World Health Organisation’s (WHO) Emergency Operations Chief Mike Ryan has remarked that The health systems of wealthy countries performed more poorly than expected during the early phase of the COVID-19 crisis.
The Operations Chief said at a press briefing that it was surprising to see how slowly countries adopted the necessary health strategies. His observations were as a result of the organization’s summing up lessons learned in the six months since it declared a global health emergency over the novel coronavirus outbreak at the end of January.
“We are learning lessons that there has been deep underinvestment in public health architecture,” Dr. Ryan added.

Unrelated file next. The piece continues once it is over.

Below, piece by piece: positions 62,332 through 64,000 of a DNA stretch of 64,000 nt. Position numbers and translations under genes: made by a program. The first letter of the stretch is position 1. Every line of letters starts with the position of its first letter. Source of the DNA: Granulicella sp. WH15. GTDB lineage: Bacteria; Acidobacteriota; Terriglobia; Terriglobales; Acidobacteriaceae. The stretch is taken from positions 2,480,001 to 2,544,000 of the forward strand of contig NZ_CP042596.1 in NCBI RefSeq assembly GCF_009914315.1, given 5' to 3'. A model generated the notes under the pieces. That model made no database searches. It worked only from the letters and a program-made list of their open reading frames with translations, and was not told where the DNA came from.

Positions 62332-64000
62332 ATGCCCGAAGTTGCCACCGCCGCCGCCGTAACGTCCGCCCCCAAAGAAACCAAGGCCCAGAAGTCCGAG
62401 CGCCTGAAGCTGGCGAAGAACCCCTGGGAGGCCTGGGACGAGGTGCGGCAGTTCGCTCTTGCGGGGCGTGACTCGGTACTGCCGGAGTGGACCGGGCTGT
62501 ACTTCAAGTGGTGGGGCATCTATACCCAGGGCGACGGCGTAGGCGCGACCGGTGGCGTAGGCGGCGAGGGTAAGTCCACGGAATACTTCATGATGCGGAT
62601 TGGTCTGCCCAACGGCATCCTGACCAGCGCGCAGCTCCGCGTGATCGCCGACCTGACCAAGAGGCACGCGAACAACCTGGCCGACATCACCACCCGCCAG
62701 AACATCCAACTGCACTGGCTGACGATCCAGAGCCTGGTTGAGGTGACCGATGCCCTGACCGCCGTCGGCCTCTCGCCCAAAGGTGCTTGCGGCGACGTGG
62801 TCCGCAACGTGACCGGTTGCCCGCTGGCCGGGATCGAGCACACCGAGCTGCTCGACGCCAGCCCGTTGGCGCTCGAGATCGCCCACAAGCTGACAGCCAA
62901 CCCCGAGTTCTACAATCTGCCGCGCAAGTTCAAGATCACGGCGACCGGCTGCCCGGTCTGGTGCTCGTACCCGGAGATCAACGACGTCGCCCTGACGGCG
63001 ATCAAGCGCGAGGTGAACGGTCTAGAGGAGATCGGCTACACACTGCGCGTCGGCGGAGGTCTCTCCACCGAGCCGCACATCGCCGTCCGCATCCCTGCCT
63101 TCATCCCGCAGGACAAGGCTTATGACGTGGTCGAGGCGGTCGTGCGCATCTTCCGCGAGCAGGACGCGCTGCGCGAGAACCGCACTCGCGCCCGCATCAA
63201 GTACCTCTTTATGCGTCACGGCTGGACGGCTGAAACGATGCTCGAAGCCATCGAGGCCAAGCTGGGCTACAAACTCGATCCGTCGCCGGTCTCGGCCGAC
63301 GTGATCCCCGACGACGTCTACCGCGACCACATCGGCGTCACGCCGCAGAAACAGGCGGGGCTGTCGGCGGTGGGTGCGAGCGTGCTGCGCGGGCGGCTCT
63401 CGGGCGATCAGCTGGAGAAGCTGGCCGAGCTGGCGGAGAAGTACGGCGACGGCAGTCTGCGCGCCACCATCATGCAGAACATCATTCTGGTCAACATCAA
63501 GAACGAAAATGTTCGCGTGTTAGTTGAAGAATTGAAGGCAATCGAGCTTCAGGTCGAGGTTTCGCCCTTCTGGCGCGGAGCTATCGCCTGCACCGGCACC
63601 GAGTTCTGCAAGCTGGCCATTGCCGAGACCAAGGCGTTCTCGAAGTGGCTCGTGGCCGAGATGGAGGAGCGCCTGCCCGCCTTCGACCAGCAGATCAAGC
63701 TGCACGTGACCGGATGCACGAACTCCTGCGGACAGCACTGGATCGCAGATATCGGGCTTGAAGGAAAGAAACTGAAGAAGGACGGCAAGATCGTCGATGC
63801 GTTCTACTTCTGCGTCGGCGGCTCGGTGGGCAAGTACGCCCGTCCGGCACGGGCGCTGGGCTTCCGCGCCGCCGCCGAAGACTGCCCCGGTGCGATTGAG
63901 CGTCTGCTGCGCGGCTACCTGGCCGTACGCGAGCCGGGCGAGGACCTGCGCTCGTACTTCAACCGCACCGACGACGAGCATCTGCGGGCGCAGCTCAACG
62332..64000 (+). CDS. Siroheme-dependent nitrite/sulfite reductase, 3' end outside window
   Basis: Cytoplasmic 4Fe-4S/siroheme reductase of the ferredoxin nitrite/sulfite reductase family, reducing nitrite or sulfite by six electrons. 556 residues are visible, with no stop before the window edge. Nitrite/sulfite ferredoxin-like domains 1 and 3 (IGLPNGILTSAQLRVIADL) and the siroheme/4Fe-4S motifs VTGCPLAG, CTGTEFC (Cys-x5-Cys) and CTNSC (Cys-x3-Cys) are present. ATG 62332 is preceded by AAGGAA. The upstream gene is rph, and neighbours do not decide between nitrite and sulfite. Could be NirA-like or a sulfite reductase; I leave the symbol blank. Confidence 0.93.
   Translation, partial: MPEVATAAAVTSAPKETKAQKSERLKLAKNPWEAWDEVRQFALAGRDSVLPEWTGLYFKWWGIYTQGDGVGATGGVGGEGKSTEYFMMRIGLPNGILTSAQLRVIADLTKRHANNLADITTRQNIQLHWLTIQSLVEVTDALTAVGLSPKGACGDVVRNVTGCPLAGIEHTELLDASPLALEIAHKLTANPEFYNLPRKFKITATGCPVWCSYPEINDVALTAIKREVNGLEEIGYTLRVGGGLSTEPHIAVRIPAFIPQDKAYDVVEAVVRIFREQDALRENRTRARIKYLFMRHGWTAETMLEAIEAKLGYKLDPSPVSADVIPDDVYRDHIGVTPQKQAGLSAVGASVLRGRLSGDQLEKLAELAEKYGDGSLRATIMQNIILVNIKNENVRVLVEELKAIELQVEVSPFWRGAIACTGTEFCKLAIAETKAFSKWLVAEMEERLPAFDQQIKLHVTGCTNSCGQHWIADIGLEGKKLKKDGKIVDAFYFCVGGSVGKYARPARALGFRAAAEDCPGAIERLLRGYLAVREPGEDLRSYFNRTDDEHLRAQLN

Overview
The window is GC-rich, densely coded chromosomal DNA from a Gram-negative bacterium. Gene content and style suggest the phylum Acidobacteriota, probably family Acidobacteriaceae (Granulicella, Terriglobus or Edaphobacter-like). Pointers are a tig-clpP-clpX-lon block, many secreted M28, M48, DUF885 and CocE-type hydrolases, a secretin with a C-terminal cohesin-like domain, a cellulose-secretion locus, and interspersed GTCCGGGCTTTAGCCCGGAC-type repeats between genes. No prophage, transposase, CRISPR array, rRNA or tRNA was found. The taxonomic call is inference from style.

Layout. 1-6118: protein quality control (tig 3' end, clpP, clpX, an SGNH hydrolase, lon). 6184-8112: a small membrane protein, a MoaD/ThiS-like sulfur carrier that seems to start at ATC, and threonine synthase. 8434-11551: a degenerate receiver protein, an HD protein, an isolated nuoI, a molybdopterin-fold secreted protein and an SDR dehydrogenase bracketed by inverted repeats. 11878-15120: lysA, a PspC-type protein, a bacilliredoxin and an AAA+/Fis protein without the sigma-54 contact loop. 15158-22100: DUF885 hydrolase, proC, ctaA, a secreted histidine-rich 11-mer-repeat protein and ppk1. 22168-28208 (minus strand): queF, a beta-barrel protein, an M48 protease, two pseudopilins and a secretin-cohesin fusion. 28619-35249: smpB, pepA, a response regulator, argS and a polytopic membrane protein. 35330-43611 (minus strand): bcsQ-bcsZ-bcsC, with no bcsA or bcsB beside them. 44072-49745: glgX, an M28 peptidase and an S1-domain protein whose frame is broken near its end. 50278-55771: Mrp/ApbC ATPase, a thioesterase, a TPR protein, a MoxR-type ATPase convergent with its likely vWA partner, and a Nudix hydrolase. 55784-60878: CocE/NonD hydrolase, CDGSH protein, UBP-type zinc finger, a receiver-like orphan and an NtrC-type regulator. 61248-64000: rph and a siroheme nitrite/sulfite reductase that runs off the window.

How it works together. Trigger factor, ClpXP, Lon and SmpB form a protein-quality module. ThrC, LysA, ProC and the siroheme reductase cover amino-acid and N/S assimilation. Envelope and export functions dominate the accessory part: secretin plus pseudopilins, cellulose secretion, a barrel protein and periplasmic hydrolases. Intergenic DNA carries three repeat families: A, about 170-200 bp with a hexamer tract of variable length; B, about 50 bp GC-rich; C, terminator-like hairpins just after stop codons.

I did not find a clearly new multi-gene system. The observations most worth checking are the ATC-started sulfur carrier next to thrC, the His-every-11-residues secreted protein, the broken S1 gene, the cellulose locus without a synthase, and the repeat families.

The WHO traditionally provides operational help on the ground in developing and middle-income countries.
“If I could go back and change anything I think I would [offer direct assistance] to countries where I think we made some assumptions on capacities that existed, and skills and workforces that maybe should have existed or should have been expanded,” Dr. Ryan replied.
WHO’s Chief COVID-19 scientist Maria Van Kerkhove pointed out that her agency had already drawn up international guidance on how to find infections, protect health workers and prepare for outbreaks in the second week of January.
Even though some countries were slow at the beginning, the examples of South Korea, Italy, Spain and Germany showed that it was possible to turn the tide and suppress the virus, she added.